/* mobile /* end mobile MEDDESKTOP: Digital Poison Awareness and Prevention Initiative By HRSA

Tuesday, April 22, 2008

Digital Poison Awareness and Prevention Initiative By HRSA

Campaign Features New Web site with Online Ads, Bilingual Radio Jingles, Resources for Parents, Older Americans and Health Professionals

The Health Resources and Services Administration (HRSA) has announced a new poison prevention campaign in conjunction with National Poison Prevention Week, March 16-22.

The Poison Help Campaign addresses the alarming statistics on poisonings in the United States. This past year, more than 2.4 million poison exposures were reported to the nation's network of Poison Control Centers (PCCs). Unintentional poisoning deaths are the second leading cause of injury death for U.S. adults.

The campaign features a new Web site, PoisonHelp.hrsa.gov, with downloadable resources to inform and educate the public on poison prevention, and the national Poison Help toll-free number (1-800-222-1222) that callers can use to reach a PCC. The Campaign also serves as a resource for health professionals, PCC staff, and injury prevention organizations.

“Poisonings are preventable,” noted HRSA Administrator Elizabeth M. Duke. “This campaign will give the public valuable tools to prevent poison exposures and life-saving information about our national poison control centers.”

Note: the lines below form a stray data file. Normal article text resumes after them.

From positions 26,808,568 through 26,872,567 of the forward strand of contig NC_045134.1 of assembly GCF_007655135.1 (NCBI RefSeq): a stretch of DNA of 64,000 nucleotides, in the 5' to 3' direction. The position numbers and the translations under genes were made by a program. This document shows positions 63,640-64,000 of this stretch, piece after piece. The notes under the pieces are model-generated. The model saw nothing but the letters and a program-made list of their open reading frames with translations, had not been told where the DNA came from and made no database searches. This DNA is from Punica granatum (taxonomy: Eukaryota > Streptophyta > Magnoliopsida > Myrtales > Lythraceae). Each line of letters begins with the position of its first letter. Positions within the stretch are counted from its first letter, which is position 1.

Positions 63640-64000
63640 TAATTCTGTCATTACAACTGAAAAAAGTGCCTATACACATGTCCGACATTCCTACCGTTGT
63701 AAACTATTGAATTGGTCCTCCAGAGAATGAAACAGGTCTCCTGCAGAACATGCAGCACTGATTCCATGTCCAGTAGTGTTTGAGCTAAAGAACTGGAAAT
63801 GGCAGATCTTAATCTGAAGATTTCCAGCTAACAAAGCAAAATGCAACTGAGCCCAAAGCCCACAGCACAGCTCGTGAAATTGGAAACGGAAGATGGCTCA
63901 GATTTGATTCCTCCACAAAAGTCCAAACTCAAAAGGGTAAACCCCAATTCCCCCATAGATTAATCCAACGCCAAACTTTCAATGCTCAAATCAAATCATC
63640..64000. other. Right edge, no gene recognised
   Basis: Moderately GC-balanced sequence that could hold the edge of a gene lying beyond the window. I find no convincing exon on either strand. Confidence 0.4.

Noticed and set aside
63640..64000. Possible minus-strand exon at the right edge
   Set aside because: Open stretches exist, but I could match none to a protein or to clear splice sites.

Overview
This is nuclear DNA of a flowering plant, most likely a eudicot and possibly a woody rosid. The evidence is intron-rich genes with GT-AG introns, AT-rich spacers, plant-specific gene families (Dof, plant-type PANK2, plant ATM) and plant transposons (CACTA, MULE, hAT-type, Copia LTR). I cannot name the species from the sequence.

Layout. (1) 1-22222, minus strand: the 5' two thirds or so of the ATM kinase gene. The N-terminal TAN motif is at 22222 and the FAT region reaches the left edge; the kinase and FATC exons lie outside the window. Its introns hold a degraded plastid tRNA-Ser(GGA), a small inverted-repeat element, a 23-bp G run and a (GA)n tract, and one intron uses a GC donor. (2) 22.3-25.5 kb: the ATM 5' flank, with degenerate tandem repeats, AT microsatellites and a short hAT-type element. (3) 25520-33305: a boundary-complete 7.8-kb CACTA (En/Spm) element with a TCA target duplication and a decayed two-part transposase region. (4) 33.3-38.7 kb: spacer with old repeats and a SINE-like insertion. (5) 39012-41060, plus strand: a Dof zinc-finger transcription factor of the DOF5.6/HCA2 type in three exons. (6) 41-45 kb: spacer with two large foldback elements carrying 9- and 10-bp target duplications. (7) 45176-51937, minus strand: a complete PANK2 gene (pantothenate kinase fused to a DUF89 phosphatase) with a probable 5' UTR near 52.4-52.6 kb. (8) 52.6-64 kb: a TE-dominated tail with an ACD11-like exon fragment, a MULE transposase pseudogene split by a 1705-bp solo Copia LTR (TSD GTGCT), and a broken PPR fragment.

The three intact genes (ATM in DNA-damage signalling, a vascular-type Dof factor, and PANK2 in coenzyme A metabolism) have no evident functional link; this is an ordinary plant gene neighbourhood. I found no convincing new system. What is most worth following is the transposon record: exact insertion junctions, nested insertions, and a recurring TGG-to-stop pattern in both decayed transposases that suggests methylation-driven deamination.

HRSA collaborated with PCCs and other national partners in developing the site, which highlights the real dangers associated with items used daily, from medications to cleaning products to plants or other items at home or at work.

HRSA administers the national Poison Control Program that supports the work of PCCs serving all states, Puerto Rico, the District of Columbia, Guam, the Federated States of Micronesia, and American Samoa. HRSA also funds the national Poison Help toll-free number that provides universal access to PCCs and immediate, 24-hour access to a nurse, pharmacist or other poison expert as well as bilingual services.

Campaign advertisements will appear on Web sites and radio stations that reach families and older Americans. The spots are also suitable for distribution in schools and local communities. Other resources available on the Web site include a bilingual radio jingle, a campaign brochure, seasonal tip sheets, Frequently Asked Questions, and a list of “Myths vs. Realities.”

For more information, visit PoisonHelp.hrsa.gov.

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